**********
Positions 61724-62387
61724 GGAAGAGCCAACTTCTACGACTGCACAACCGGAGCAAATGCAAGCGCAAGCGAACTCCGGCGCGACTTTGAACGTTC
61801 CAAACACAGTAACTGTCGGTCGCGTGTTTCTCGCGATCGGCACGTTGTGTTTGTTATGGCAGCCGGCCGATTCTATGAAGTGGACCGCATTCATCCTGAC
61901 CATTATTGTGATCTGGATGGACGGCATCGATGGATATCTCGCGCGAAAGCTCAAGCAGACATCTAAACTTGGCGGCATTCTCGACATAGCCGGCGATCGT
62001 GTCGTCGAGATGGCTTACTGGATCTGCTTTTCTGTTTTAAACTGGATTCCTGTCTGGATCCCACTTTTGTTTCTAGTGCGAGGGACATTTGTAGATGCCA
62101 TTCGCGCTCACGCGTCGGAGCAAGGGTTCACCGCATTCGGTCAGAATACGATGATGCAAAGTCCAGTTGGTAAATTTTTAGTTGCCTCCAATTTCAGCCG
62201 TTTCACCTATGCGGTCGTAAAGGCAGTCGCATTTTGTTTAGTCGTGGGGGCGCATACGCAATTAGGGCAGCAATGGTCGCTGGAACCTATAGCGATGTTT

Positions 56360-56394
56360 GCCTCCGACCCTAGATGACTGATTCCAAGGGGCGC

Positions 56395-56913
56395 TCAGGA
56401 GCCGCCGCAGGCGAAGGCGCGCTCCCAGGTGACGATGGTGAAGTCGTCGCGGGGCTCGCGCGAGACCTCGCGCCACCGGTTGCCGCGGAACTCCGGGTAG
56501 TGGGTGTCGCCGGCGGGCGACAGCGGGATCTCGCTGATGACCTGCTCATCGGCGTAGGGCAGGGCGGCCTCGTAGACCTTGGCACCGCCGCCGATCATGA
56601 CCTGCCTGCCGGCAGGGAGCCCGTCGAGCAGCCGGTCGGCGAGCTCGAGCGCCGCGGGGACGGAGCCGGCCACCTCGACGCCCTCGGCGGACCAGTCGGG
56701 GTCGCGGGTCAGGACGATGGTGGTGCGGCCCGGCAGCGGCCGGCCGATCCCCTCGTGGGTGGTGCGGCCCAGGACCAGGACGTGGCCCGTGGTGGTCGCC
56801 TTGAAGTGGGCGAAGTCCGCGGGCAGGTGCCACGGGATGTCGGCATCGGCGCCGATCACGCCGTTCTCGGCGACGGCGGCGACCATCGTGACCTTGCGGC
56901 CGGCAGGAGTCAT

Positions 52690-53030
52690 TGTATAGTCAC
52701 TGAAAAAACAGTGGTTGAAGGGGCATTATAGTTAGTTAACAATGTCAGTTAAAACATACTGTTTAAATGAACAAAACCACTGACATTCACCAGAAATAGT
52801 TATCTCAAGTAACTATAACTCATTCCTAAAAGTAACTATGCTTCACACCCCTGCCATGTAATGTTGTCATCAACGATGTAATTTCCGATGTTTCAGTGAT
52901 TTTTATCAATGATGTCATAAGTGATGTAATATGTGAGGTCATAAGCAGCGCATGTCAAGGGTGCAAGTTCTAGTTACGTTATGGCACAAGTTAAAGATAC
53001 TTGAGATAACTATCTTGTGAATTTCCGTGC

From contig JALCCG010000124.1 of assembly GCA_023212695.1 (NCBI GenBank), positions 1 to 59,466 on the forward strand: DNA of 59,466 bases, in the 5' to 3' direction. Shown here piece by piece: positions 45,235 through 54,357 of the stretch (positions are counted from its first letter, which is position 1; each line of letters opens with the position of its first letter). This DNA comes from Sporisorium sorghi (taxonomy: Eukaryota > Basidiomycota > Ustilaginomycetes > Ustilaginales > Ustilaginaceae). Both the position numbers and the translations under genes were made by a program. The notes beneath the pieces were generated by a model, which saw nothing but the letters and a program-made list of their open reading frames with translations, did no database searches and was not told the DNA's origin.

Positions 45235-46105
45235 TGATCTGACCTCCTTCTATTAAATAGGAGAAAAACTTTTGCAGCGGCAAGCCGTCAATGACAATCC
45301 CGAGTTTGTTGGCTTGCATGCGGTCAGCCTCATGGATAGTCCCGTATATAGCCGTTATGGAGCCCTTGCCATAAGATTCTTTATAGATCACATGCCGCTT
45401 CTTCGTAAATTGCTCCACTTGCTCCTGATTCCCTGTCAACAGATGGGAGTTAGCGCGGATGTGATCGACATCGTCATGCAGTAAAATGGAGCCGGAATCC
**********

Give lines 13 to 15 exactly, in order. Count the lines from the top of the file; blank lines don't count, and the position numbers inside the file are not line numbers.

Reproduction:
56501 TGGGTGTCGCCGGCGGGCGACAGCGGGATCTCGCTGATGACCTGCTCATCGGCGTAGGGCAGGGCGGCCTCGTAGACCTTGGCACCGCCGCCGATCATGA
56601 CCTGCCTGCCGGCAGGGAGCCCGTCGAGCAGCCGGTCGGCGAGCTCGAGCGCCGCGGGGACGGAGCCGGCCACCTCGACGCCCTCGGCGGACCAGTCGGG
56701 GTCGCGGGTCAGGACGATGGTGGTGCGGCCCGGCAGCGGCCGGCCGATCCCCTCGTGGGTGGTGCGGCCCAGGACCAGGACGTGGCCCGTGGTGGTCGCC